Wednesday, November 30, 2016

Satin draperies

I'm going to make a Christmas commitment to you, people.  I'm going to say that I'm going to do a post every day until Dec. 23.  I'm not going to say I'm going to "try"- I'm just going to do it.  This autumn has been a very busy time for me, and I'm chagrined that the blog has been languishing!  I have such a backlog of projects to show you, with a busy 3 weeks of work ahead, that there is certainly enough material to meet my promise of a daily post.   Some might be just one photo- so think of them as stocking stuffers!

I owe a lot to this blog!  First, I've had wonderful experiences meeting so many of you, either via comments, email, or in person.  Second, this blog was the springboard for teaching opportunities that have been exciting and satisfying.  Third, I've learned that the sharing in this industry is incomparable and invaluable, and works both ways, and I thank you all for that.
So, Merry Christmas to you all, and here goes..........

I'm starting with this satin drapery project because Monica also just posted a photo and I thought it would be good to follow up with the workroom's back story.

There is satin, and then there is satin.
This double-wide nearly-white satin from JF Fabrics was an excellent choice by designer Monica Plotka.
Because there are no seams, there is no distortion or rippling- just sleek, cascading columns of beautiful fabric.  It made obvious sense to also use double-wide cotton napped sateen lining.  I wish all fabrics came with a double-wide option.  You know that all sewing creates take-up in fabric, right?, no matter how minuscule.  Eliminating that take-up shows off a fabric like satin to its best advantage.
The grey band is the perfect, understated finishing touch.  These draperies were entirely hand-sewn, and the attention was well worth the time.  After the band was sewn and pressed, we basted together the very edge of the band fabric and face fabric so the layers wouldn't sag inside after the band was wrapped.  With the lining laid in, the band was hand-sewn with an invisible ladder stitch.  Did I take photos of this process?  No, I'm sorry! But you can read more about the same hand-sewing and hand-basting techniques in recent blog posts, here and here.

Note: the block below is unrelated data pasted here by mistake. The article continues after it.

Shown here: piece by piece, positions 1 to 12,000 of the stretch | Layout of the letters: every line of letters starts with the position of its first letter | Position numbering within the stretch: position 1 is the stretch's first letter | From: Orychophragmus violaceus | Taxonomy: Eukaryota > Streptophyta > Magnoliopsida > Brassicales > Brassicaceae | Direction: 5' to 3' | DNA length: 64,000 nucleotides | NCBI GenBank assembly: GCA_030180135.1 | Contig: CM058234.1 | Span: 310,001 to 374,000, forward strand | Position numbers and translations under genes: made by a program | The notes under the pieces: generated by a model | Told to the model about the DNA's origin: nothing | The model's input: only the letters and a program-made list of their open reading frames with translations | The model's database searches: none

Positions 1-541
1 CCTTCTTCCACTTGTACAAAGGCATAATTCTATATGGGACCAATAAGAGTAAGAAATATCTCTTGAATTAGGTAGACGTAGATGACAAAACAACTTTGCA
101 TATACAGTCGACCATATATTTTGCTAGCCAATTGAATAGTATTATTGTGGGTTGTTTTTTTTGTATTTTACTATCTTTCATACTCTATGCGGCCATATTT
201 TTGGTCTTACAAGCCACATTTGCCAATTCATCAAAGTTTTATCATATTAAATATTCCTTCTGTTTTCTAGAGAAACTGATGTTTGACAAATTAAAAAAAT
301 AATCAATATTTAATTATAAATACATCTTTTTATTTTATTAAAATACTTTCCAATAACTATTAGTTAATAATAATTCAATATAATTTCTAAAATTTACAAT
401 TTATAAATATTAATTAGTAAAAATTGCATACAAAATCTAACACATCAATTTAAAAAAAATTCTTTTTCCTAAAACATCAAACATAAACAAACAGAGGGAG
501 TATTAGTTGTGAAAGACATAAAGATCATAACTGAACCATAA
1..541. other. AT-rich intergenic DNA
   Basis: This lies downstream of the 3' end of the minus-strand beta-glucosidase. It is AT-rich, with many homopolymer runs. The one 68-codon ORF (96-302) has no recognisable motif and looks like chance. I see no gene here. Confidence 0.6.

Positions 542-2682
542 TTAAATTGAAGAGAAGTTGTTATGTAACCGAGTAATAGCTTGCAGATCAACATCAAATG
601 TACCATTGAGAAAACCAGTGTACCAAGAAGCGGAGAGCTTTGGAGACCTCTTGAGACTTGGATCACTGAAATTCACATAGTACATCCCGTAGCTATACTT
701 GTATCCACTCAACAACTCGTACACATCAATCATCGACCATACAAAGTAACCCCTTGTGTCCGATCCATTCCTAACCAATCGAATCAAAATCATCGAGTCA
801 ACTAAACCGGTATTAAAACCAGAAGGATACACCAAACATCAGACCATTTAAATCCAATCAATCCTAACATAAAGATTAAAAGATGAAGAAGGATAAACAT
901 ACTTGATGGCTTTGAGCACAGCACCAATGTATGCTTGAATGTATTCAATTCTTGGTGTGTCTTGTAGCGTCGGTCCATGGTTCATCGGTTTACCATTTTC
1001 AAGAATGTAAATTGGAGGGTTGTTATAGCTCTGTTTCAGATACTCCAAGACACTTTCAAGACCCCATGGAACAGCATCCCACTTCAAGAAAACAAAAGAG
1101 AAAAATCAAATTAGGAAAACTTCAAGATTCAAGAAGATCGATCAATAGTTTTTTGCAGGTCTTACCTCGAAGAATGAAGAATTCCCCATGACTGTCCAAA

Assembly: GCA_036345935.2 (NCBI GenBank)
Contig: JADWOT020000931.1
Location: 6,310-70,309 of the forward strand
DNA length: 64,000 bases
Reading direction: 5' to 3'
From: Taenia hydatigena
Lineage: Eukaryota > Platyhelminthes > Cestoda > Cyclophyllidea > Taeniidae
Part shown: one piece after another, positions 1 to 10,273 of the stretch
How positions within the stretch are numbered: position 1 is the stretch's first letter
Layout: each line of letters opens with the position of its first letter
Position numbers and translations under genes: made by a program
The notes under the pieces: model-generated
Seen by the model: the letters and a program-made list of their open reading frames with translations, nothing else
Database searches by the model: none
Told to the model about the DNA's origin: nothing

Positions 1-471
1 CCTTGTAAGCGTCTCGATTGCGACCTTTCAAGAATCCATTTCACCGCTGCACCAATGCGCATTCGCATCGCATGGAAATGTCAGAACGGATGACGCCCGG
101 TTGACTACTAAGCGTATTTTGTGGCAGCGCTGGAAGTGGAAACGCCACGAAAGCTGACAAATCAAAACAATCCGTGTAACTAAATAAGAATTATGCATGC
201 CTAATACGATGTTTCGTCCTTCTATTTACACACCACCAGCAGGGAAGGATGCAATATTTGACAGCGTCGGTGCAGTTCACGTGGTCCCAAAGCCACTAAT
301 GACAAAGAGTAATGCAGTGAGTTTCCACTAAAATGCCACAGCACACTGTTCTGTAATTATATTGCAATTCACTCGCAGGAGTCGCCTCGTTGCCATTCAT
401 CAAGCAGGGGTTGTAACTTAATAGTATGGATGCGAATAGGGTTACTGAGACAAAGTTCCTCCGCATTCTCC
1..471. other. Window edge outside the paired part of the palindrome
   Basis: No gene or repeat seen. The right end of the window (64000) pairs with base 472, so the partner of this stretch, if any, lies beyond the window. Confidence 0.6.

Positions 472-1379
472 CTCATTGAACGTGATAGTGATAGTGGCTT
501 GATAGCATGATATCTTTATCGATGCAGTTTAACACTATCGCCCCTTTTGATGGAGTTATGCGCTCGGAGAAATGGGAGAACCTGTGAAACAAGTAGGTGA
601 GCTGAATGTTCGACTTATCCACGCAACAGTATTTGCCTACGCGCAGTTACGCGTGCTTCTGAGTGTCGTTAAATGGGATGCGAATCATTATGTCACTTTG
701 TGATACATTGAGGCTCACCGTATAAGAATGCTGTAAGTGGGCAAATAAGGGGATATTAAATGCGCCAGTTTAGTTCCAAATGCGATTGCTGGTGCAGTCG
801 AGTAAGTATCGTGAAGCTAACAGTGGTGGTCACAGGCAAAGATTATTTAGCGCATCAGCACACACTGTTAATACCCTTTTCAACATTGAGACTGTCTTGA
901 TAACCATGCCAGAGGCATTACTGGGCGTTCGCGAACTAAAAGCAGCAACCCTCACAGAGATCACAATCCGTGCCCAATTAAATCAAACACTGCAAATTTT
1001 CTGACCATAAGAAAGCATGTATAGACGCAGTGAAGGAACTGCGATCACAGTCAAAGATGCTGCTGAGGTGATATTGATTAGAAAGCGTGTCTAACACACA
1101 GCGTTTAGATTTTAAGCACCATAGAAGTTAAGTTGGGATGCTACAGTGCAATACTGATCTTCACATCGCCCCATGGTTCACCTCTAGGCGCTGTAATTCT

Besides being ultra-modern and right on trend, two-finger French pleats are a great heading treatment when less than 2.5x fullness is desired.  These panels were about 2.25x full, so the spaces are 4" and the pleats have 5" of fabric in them- not enough to make an attractive triple French pleat.  The pleats are hand-tacked.  We use a woven buckram, rather than a Pellon-type buckram, to give a soft, natural pleat.
When I work with a double-wide fabric, I plot out the spaces and pleats as I move the fabric across the table, so there are no calculations to do afterwards- just the side hem at the end.  This ensures perfect consistency.
And there you have it!  A beautifully designed project that exceeded my expectations- doesn't get any better than that.

Thursday, November 17, 2016

Tyger tyger burning bright......

We do love to make shades, but I was happy to take a break and make these spectacular pillows, using Hermes scarves that the homeowner brought back from a Paris trip.
The client's special request was that we retain the rolled hand-sewn hem, a signature feature of Hermes scarves.  In the past I've made pillows showing the hem, but always by appliqueing the scarf onto a base fabric which served as a frame.  This time, the hem was to stand out against a lip cord.  Making matters trickier, the pillow backs were a heavy upholstery fabric.